2 Timothy 1:7 reminds believers, “For God has not given us a spirit of fear, but of power and of love and of a sound mind.” This and other “fear not” verses in the Bible can seem almost impossible, can’t they? After all, God made our brains and intentionally wired them for fear as it relates to survival. (Meaning, it’s healthy and necessary to feel fear when you’re in a situation that could cause you immediate harm.)


Why then would scripture repeatedly tell us not to fear? Perhaps the key phrase to focus on in the verse above is a spirit of fear. The way I see it, a spirit of fear might be distinct from regular, necessary fear in its pervasiveness. Pervasive fear would concern our powerful God because it shows a lack of trust in His ability and sovereignty. Pervasive fear would also be of concern to our loving God because it would harm us mental and physically – our brains and bodies aren’t equipped to be overwhelmingly scared.


As such, we might view “fear not” as an invitation to trust in a loving, all-powerful God, especially in the midst of circumstances that may trigger fear. By relying on Him in those instances, we take on His spirit of power, love, and a sound mind, rather than our own tendencies toward a spirit of fear. In that way, facing fears allows us a unique opportunity to transform our spirits, to a depth which we may not otherwise know.


Facing Fears: How to Make it Easier


Clearly, facing fears is in the best interest of our minds, bodies, and spirits. But when it comes to actually facing the fear, even the “it’s good for you” information above isn’t always enough to motivate action. Plus, sometimes there’s a lack of immediate opportunity to face a fear. (It’s not like there’s a public speaking invitation every day.)


With those realities in mind, let’s explore some practical ideas that might make it easier to face fears when the time is right.


Prepare Your Mind to Face Fears


Intentional mental work can help prepare us to face fears. Some practical ways to prepare yourself mentally to face fears might include:

  • Education: Often our fears stem from the unknown. For certain more tangible fears, it may help to research the risks in order to properly evaluate them.

  • Small exposure doses: Tackling a fear head-on may be too much too soon. Consider ways to break up the exposure into smaller steps. For our public speaking example, you may practice giving a talk in front of a mirror, then a video camera, then a trusted companion, then a small group.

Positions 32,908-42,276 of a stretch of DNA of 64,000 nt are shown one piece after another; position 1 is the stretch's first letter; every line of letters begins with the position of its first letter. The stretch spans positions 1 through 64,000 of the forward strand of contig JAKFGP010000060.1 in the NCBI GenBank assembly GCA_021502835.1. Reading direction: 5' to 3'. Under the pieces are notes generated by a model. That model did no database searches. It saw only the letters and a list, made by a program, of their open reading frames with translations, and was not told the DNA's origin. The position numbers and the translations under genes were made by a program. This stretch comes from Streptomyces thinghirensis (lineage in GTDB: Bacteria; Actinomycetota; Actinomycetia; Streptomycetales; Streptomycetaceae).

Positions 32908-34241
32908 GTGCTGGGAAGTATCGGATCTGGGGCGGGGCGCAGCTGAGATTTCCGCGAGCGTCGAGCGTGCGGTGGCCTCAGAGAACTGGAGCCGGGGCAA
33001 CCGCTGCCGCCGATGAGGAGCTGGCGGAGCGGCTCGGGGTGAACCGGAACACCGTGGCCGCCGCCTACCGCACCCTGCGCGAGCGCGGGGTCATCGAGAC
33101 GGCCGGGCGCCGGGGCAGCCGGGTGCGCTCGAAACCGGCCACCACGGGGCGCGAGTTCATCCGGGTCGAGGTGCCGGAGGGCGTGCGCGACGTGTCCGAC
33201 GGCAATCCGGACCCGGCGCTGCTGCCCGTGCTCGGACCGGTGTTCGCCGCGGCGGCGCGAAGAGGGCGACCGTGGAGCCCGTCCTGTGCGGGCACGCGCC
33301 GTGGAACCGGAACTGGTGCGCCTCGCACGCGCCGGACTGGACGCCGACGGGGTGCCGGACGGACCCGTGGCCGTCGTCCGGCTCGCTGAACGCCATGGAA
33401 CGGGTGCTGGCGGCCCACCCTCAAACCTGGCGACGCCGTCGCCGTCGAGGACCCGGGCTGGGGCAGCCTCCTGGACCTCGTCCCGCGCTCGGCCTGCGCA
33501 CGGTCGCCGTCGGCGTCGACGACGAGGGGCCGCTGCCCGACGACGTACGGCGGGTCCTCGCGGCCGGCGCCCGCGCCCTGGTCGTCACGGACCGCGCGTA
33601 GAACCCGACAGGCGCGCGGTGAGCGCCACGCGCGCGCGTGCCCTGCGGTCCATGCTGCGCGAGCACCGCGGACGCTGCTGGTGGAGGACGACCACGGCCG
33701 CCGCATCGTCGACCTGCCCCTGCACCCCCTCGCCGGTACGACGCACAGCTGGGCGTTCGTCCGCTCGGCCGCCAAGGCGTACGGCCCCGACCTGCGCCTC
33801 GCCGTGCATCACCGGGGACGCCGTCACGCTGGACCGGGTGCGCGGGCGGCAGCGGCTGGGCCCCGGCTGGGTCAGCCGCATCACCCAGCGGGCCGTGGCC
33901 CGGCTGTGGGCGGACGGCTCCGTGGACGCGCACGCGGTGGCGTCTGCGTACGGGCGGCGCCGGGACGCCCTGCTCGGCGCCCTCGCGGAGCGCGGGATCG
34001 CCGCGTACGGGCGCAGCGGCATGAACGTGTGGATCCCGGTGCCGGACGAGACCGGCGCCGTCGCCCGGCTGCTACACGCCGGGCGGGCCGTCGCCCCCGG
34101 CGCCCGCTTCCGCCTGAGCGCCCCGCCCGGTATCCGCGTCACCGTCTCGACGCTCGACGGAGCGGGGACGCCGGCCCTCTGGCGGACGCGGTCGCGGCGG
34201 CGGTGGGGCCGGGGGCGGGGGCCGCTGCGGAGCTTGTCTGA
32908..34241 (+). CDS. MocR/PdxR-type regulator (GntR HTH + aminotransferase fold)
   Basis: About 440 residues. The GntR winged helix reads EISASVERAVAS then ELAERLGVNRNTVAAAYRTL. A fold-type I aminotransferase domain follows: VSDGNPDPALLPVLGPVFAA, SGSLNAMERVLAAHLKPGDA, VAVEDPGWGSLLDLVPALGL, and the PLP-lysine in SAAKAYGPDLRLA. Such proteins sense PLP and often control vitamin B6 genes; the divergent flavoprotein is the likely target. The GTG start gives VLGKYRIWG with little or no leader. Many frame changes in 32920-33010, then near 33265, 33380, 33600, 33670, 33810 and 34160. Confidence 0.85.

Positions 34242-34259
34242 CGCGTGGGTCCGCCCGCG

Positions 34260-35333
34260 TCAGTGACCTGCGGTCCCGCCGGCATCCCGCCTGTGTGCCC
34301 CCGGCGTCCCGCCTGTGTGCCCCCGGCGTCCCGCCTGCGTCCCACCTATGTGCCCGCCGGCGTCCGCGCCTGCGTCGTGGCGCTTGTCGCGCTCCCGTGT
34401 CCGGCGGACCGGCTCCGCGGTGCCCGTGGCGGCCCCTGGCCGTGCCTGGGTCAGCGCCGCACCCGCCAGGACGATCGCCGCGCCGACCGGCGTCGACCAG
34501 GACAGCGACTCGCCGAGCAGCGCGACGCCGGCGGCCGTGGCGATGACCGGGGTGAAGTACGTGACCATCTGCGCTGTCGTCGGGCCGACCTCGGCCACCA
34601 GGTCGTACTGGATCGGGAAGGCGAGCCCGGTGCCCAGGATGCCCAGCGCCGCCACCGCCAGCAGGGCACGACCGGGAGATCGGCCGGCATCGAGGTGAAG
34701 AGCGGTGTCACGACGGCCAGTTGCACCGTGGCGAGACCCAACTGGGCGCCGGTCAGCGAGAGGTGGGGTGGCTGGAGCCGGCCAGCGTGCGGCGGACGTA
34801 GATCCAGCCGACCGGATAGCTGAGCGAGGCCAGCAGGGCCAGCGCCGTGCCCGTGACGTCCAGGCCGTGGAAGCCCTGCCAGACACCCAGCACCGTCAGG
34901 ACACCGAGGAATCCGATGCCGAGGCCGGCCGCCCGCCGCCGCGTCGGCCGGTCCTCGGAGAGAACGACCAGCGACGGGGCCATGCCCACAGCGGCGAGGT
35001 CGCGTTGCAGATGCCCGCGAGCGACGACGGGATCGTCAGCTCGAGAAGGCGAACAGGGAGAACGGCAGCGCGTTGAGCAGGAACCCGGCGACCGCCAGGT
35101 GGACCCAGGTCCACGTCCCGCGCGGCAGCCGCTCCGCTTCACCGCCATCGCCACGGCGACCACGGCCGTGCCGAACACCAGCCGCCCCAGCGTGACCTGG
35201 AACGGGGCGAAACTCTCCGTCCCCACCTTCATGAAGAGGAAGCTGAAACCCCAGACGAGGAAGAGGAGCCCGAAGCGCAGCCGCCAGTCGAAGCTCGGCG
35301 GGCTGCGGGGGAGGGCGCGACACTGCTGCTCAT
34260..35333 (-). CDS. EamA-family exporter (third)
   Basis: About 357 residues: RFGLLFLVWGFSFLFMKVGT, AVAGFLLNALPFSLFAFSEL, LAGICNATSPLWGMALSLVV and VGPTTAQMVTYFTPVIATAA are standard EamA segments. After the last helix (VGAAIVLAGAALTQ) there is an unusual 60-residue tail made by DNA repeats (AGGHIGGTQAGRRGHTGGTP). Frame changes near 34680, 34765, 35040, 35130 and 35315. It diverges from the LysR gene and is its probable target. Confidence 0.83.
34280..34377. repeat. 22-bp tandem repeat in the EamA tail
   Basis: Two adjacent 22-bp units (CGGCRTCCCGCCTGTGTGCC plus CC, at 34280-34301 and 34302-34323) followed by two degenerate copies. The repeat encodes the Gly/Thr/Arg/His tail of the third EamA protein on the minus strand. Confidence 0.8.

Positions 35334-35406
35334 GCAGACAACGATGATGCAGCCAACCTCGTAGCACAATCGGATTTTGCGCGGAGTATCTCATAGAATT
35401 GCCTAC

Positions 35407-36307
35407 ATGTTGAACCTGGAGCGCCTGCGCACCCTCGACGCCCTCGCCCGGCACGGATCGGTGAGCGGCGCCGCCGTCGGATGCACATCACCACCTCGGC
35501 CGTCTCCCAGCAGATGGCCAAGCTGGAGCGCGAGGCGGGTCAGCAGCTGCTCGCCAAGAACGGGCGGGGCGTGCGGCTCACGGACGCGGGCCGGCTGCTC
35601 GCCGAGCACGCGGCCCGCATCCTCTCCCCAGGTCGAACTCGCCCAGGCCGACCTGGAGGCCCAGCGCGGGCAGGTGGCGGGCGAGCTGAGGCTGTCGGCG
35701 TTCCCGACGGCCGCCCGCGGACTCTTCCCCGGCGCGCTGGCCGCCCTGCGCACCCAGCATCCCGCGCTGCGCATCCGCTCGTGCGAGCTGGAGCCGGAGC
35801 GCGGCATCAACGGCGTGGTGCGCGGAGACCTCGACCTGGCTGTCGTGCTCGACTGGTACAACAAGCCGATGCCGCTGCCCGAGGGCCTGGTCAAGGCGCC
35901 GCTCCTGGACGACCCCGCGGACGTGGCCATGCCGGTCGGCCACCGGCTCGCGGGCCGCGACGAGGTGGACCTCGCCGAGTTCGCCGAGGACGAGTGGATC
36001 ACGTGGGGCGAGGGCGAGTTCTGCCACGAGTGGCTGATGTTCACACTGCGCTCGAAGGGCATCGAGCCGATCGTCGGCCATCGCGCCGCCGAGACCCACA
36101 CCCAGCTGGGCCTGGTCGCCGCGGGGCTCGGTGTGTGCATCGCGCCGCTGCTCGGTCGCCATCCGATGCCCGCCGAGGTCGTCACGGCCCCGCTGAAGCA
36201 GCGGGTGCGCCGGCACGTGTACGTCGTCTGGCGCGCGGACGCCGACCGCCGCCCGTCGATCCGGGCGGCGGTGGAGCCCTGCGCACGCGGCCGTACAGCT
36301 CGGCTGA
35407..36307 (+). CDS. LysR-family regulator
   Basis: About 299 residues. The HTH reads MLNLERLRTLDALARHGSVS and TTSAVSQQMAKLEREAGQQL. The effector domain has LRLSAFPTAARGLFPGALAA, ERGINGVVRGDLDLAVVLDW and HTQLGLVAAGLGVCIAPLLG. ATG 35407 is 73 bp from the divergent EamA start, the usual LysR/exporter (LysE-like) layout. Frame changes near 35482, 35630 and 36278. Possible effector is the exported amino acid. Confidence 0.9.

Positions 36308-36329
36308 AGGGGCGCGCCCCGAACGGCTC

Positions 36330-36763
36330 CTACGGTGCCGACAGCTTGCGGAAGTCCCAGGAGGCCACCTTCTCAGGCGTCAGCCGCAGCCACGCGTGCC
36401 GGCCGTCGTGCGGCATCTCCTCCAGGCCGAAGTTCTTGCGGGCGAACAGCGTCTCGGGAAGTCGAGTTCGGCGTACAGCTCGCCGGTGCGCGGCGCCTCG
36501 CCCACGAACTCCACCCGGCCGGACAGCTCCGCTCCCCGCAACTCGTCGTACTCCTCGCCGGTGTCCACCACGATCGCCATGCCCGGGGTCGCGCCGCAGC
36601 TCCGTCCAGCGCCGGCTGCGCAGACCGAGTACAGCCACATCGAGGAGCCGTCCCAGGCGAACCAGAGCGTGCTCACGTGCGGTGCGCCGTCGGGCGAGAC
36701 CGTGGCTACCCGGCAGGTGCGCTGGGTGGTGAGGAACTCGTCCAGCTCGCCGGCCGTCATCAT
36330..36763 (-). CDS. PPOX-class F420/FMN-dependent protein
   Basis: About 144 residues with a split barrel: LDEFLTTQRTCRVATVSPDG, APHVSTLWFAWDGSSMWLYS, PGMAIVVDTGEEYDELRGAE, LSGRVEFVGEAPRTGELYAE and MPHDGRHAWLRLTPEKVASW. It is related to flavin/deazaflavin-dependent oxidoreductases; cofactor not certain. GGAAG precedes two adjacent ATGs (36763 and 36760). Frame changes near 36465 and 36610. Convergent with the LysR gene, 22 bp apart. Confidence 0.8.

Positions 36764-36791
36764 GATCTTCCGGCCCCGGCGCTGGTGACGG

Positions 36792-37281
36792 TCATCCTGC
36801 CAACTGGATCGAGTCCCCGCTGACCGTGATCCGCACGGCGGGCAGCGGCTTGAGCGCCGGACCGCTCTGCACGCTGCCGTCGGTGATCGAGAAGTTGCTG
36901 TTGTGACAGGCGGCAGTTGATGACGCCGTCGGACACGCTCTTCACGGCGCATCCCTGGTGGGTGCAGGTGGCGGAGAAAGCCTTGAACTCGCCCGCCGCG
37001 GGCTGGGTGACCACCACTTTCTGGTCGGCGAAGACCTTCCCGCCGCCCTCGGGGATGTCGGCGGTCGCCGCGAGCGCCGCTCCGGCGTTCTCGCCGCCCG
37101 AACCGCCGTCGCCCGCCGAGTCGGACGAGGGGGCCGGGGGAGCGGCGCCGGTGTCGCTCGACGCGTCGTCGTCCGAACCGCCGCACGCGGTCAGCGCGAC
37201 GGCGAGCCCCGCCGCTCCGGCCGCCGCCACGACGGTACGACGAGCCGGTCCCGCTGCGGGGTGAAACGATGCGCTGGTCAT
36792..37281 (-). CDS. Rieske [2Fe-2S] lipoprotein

• Vagus nerve stimulation: Studies show that stimulating the vagus nerve helps with fear extinction in the brain. This might include deep breathing, cold therapy, foot massage, or even loud singing.

  • Coping strategies: Develop strategies to mitigate fear before getting into the fearful situation. A “butterfly hug” – where you cross your arms across your chest and alternate subtly tapping your fingers on either side – might be one such strategy.

  • Talk with a therapist: A therapist can help with personalized fear-facing techniques. Remember that mental health counselors are available via phone or video chat through the Medi-Share Member Center.


Prepare Your Body to Face Fears


Considering dopamine’s vital function in overcoming fear, it’s wise to support the body’s production of dopamine in order to be ready to face fear effectively. The amino acid tyrosine is a building block of dopamine, so eating foods that are rich in tyrosine in reasonable amounts could help boost dopamine formation. High-tyrosine foods include:

  • Dairy
  • Soy
  • Beef
  • Chicken
  • Lamb
  • Pork
  • Fish
  • Nuts
  • Eggs


Prepare Your Spirit to Face Fears


Cultivating a spirit of trust actively battles against a spirit of fear. Trust is built not on our feelings but on the faithfulness of God. To prepare our spirit to face fear, prayer should be the essential first step. It might also be beneficial to meditate on the following passages that remind us of the faithfulness of God:

  • 2 Thessalonians 3:3
  • Lamentations 3:22-23
  • Psalm 36:5
  • Micah 7:18-20




Facing fear isn’t easy, but it might be necessary and helpful, especially if a pervasive fear is affecting your mental, physical, or spiritual life. If you’d like prayer support in facing a fear, please feel free to comment below; our Medi-Share team would count it a privilege to join you in your fear-facing prayers.